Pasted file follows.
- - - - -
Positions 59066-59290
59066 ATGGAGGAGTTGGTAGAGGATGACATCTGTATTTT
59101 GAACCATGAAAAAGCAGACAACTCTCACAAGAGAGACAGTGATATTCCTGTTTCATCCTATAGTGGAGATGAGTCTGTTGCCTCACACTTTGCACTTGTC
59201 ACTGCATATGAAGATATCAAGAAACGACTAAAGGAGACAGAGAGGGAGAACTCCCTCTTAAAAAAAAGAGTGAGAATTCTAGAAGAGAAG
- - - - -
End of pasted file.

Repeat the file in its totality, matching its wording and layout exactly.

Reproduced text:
Positions 59066-59290
59066 ATGGAGGAGTTGGTAGAGGATGACATCTGTATTTT
59101 GAACCATGAAAAAGCAGACAACTCTCACAAGAGAGACAGTGATATTCCTGTTTCATCCTATAGTGGAGATGAGTCTGTTGCCTCACACTTTGCACTTGTC
59201 ACTGCATATGAAGATATCAAGAAACGACTAAAGGAGACAGAGAGGGAGAACTCCCTCTTAAAAAAAAGAGTGAGAATTCTAGAAGAGAAG